Most Teachers Oppose Mandatory Union Fees

A national education journal, EducationNext, has just released results of its annual poll asking a number of education-related questions. One question has particular relevance now because this happens to be National Employee Freedom Week, a nationwide campaign offering an unparalleled focus on the freedoms union employees have to opt out of union membership.

The EducationNext poll asked people in general, parents, and teachers, among other demographic groups, how they feel about mandatory union fees. Here is the exact question asked in the poll:

Some say that all teachers should have to contribute to the union because they all get the pay and benefits the union negotiates with the school board. Others say teachers should have the freedom to choose whether or not to pay the union. Do you support or oppose requiring all teachers to pay these fees even if they do not join the union?

Only 34 percent of the general public supports such mandatory union fees, while 43 percent oppose them.

Only 31 percent of parents support such fees, while 47 percent oppose them.

Most surprising of all, only 38 percent of public school teachers support mandatory union fees, while 50 percent oppose them. As a Reason.com “Hit & Run” blog post notes, “It’s not just non-unionized teachers who think this; unionized teachers made up almost half the sample, and only 52 percent of them said agency fees should be mandatory.”

One public school teacher who opposes mandatory fees could be instrumental in seeing them banned not only for all teachers, but for all public employees across America. California teacher Rebecca Friedrichs has filed a lawsuit against the California Teachers Association, arguing that mandatory fees violate her Constitutional First Amendment rights of free speech and free association. The U.S. Supreme Court recently agreed to hear her case, with a decision likely by next June.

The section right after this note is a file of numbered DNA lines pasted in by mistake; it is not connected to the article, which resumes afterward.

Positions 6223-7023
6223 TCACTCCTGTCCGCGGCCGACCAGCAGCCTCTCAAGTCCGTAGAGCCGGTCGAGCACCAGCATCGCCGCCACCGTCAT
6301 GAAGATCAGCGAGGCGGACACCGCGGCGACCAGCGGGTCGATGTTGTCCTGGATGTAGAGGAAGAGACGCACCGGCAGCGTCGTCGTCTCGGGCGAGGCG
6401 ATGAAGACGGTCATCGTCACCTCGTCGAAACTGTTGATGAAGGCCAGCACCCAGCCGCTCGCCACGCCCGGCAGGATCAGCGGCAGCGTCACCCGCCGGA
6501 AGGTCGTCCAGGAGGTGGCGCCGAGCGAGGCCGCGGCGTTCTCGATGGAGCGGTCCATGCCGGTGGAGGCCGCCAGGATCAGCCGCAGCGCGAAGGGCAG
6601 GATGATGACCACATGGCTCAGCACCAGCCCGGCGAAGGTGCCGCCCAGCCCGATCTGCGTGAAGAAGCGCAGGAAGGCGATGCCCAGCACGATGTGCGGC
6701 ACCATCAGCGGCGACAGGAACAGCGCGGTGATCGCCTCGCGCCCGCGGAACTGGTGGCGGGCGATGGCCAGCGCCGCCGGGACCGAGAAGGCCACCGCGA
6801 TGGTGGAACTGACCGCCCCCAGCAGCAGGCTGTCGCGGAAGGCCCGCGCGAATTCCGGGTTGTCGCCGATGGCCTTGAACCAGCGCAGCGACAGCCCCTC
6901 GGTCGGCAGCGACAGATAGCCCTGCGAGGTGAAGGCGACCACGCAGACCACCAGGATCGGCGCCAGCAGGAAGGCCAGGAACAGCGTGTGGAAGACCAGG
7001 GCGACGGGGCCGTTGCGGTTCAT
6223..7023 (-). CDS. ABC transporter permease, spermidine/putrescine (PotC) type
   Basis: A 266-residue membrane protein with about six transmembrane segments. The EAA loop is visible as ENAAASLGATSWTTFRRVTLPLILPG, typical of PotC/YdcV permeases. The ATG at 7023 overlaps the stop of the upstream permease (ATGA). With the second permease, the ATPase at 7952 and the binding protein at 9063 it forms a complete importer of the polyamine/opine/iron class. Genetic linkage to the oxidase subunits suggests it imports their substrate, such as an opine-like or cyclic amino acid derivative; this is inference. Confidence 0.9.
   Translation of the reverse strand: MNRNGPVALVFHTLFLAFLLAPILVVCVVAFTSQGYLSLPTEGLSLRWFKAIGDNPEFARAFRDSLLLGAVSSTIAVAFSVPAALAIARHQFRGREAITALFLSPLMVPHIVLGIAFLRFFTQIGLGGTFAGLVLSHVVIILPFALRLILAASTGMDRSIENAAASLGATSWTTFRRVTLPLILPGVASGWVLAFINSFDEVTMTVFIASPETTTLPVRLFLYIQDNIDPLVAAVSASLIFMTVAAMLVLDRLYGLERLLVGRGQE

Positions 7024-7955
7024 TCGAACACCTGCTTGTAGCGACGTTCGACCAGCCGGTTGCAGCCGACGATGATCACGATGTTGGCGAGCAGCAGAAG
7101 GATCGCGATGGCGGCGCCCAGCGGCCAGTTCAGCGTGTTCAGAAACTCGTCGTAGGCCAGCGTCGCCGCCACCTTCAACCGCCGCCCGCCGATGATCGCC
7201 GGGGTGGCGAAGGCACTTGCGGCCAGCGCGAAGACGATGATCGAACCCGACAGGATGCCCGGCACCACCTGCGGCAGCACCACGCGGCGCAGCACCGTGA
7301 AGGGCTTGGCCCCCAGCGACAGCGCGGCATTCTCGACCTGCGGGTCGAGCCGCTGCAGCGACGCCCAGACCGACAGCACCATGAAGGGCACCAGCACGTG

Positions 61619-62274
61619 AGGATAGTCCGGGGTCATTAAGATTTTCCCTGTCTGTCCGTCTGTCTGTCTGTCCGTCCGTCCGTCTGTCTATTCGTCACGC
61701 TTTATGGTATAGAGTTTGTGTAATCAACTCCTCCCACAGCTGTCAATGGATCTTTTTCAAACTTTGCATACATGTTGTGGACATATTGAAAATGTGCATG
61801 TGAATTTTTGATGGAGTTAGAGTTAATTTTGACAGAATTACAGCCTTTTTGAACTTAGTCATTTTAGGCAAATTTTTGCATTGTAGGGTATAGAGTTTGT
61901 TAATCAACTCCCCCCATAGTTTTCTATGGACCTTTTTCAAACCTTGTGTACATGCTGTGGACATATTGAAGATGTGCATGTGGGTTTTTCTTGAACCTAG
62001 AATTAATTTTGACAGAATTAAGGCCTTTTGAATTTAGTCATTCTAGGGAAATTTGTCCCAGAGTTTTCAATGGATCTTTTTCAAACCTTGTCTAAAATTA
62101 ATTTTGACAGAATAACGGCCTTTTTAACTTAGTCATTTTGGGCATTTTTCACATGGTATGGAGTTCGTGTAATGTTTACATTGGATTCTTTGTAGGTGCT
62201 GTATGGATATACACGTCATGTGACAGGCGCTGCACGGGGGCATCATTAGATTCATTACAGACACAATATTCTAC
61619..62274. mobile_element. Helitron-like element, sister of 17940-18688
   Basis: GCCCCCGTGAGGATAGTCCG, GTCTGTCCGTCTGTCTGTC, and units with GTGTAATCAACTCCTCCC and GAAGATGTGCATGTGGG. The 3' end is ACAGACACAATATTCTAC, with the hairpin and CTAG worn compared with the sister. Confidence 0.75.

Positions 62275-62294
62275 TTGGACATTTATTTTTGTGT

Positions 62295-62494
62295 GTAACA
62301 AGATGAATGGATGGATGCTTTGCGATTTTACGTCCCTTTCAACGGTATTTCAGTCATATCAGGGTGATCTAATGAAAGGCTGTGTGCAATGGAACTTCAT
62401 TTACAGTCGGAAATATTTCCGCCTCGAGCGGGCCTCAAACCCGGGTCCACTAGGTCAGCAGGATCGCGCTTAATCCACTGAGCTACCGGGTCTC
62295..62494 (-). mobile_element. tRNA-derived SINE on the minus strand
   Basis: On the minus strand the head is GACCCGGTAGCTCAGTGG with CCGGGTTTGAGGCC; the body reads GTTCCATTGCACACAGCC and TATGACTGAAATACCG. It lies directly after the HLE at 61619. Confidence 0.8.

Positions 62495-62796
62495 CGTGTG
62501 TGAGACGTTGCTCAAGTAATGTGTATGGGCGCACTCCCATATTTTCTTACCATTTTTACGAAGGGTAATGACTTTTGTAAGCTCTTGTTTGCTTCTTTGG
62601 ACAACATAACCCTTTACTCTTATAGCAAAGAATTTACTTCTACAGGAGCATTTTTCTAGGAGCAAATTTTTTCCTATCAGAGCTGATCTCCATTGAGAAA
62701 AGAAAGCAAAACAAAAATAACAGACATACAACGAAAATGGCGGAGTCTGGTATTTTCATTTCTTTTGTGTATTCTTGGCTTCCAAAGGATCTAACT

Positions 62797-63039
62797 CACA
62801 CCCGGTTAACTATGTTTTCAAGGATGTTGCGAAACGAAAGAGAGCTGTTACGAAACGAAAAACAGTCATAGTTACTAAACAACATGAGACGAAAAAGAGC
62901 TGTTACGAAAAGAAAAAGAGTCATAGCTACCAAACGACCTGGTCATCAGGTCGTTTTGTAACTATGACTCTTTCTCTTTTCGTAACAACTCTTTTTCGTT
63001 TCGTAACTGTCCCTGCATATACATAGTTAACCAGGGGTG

While the Court ruled in 1988 that no one must join a union or pay the political portion of union dues, many workers are still required to pay so-called “fair share” non-political union fees for services such as collective bargaining. Now the Court will take up the argument that at least in the public employment setting, all union activities can legitimately be considered political.

Rebecca Friedrichs says, “It’s time to set aside this union name calling and all this fear mongering and let’s put America and her children first, and let’s put the rights of individuals above the rights of these powerful unions.”

It is clearly time to put individual rights above those of the powerful unions, and now we know that even most teachers agree.

How to Turn Oregon’s Business Climate Around

Two recent reports confirm that Oregon has a long way to go if it wants to be seen as a business-friendly state.

 

Earlier this month, Chief Executive magazine released its latest survey of 550 CEO’s. They were asked to rank states for their business environment based on a wide range of criteria, including taxation, regulation, workforce and quality of living. Oregon came in at a disappointing number 33. The top five states, in order, were Texas, North Carolina, Florida, Tennessee and Georgia.

 

Last week, the co-authors of “Rich States, Poor States,” which ranks every state’s economic competitiveness, reported in the Wall Street Journal that two of the 15 policies they look at “have consistently stood out as the most important in predicting where jobs will be created and incomes will rise. First, states with no income tax generally outperform high income tax states. Second, states that have right-to-work laws grow faster than states with forced unionism.”

 
Authors Arthur Laffer and Stephen Moore further noted that “between 2000 and 2008, 4.8 million Americans moved from forced union states to right-to-work states—that’s one person every minute of every day.”

Oregon doesn’t have either of these two most important business-friendly policies. Not only do we have an income tax, but it’s the highest in the country at 11 percent right now. And, we allow forced unionization.

 

Oregonians, and their elected representatives who are looking for ways to improve our business climate and create jobs, need look no further than these two policies. Eliminate our income tax and end forced unionism, and watch Oregon grow.